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the Complete Review
the complete review - fiction

Beethoven's Assassins

Andrew Crumey

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To purchase Beethoven's Assassins

Title: Beethoven's Assassins
Author: Andrew Crumey
Genre: Novel
Written: 2023
Length: 511 pages
Availability: Beethoven's Assassins - UK
Beethoven's Assassins - Canada
directly from: Dedalus Books

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Our Assessment:

B : wide-ranging, in every respect, for better and worse

See our review for fuller assessment.

Review Summaries
Source Rating Date Reviewer
Financial Times . 9/6/2023 John Self
Literary Review . 7/2023 Paul Griffiths
The Scotsman . 1/6/2023 Joyce McMillan
The Spectator . 1/7/2023 Stuart Kelly

  From the Reviews:
  • "Yet all of this barely touches on the motifs in Beethoven’s Assassins -- things that keep disappearing, people who keep disappearing -- which tease us into connecting the parts even as we’re distracted by the sparky dialogue and comic brio. (...) But Crumey seems less interested in bringing things to a clear conclusion here than he was in earlier novels, and when another new narrator appeared on page 456, I felt like Philip Larkin: “Too much confectionery, too rich”. Still, over-reach is better than the reverse, and when Sullivan describes “a book on ‘everything’ masquerading as a novel”, you can see where Crumey found his model. Beethoven’s Assassins is impeccably ambitious, reliably entertaining and a little over the top. It’s what happens when everything is allowed." - John Self, Financial Times

  • "The overall effect is like a brilliantly well-informed 200-year history of philosophy, science, music and mysticism, touched with an edge of Da Vinci Code hocus pocus, in the sense of an alternative “sub rosa” world history never quite revealed. To say so, though, is to miss the sheer fun and narrative energy of Crumey’s writing, the skill and insight with which he conjures up each of his narrators from the repellent to the poignant, and the huge ingenuity with which he interweaves their stories (.....) There’s something profoundly post-modern about the dense cultural references, and the complex patchwork of fact and fiction, that make up Crumey’s narrative; and in that sense it continues in a vein he has been mining for the last 25 years and more." - Joyce McMillan, The Scotsman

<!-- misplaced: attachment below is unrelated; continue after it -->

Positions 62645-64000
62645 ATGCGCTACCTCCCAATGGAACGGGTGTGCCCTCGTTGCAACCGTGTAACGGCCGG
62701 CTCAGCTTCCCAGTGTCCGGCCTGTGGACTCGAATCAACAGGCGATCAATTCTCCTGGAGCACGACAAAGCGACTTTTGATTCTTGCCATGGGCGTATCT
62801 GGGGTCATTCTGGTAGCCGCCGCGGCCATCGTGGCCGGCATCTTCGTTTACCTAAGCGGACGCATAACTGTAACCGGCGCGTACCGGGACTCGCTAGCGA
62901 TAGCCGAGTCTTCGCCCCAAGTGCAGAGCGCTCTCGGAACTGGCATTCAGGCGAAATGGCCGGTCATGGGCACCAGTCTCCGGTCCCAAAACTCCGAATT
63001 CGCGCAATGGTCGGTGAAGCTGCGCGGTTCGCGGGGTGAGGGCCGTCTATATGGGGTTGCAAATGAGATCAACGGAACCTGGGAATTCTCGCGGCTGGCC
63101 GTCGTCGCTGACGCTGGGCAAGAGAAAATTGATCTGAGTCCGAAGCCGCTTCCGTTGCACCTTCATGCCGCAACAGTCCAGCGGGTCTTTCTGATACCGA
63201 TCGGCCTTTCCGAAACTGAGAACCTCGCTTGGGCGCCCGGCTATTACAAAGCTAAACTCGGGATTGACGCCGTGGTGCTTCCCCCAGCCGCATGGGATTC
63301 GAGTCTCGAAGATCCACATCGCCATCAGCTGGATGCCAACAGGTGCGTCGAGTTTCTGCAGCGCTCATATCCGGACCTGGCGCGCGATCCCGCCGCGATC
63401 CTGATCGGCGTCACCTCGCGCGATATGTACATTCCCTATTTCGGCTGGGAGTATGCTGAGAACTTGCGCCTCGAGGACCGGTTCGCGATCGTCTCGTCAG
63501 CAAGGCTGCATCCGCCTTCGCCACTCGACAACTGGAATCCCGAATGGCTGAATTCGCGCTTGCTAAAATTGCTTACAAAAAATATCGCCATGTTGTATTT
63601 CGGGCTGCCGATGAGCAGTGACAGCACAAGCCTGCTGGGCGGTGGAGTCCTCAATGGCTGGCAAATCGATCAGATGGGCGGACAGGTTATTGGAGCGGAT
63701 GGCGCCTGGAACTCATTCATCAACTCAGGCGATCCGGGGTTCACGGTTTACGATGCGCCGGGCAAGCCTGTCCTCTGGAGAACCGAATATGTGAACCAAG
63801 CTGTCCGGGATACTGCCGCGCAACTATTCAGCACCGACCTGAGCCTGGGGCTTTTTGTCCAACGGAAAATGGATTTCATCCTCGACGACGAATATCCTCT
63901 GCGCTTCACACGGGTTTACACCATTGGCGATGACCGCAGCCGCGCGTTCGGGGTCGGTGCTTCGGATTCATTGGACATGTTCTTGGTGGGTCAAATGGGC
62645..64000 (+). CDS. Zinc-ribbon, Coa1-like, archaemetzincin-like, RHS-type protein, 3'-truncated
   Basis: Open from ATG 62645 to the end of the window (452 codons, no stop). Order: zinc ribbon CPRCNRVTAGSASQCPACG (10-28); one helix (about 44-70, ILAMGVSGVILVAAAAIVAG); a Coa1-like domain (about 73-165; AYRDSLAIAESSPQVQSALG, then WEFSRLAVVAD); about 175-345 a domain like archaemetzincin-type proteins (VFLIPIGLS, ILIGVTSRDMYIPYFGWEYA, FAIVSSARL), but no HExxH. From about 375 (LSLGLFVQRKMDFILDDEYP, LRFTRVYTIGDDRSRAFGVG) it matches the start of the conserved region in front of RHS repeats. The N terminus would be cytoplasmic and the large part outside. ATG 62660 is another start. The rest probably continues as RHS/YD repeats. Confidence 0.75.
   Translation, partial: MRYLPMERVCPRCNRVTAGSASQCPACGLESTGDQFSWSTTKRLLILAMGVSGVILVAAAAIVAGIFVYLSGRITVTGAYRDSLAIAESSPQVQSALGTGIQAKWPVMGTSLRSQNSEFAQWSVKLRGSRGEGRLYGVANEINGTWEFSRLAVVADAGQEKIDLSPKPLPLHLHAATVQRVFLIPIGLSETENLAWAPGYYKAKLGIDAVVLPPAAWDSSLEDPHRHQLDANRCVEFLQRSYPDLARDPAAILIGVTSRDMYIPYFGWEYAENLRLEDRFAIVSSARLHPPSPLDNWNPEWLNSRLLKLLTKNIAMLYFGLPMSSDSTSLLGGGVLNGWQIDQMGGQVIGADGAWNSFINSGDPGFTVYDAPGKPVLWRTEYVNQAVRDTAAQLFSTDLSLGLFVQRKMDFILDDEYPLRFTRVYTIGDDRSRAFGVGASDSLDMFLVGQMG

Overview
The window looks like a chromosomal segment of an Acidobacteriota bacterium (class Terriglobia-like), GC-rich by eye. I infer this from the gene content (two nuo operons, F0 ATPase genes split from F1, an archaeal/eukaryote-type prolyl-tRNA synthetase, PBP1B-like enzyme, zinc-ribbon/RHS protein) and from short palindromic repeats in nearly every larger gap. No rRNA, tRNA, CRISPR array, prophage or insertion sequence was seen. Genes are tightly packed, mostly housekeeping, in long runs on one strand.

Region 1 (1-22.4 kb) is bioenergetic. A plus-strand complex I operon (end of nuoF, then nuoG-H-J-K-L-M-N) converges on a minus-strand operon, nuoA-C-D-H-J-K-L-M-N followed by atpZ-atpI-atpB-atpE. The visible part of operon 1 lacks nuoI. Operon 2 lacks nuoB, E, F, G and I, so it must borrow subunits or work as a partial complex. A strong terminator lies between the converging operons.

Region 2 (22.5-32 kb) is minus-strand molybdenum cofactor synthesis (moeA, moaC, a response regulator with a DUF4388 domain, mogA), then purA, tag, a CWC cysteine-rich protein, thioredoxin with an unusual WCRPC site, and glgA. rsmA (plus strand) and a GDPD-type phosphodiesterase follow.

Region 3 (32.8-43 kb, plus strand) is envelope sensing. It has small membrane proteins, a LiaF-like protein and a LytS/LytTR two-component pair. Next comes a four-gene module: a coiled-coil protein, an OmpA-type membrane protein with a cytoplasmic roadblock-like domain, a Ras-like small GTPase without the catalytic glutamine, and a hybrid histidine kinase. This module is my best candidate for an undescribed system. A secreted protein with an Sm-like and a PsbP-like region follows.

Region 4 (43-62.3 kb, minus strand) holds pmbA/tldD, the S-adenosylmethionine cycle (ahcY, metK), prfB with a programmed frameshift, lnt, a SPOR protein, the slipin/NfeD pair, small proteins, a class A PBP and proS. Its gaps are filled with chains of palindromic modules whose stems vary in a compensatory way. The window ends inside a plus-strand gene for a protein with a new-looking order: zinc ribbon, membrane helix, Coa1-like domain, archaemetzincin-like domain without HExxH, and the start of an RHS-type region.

• "The book is seeded with recurring images which serve its theme. Is the perfect conspiracy so well-constructed it isn’t even recognised ? (...) It’s great cerebral fun, with its quantum physics, telepathy, time travel and fraying of fact and fiction. But all this is its own misdirection. (...) It is a pity that his work is not more widely recognised as the achievement it is." - Stuart Kelly, The Spectator

Please note that these ratings solely represent the complete review's biased interpretation and subjective opinion of the actual reviews and do not claim to accurately reflect or represent the views of the reviewers. Similarly the illustrative quotes chosen here are merely those the complete review subjectively believes represent the tenor and judgment of the review as a whole. We acknowledge (and remind and warn you) that they may, in fact, be entirely unrepresentative of the actual reviews by any other measure.

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The complete review's Review:

       The 'Assassins' of the title of Andrew Crumey's novel is a bit of a tease -- both regarding the possibility of real-life killers of the great composer (though only a few pages into the story sister-in-law Therese admits that: "As some would have it, I'm the one who killed him") to the opera, The Assassins, or Everything is Allowed, which Beethoven hoped to write but never did (or did he ...?). The opera and its possible existence do figure prominently in the story, but Beethoven's Assassins ranges far beyond it, over multiple narrators and perspectives, as well some two centuries in time. (As to the 'killing' of Beethoven himself, varieties of that are also addressed -- from the physical to the reputational (the latter of course not very successful), but it's also more patter in the background.)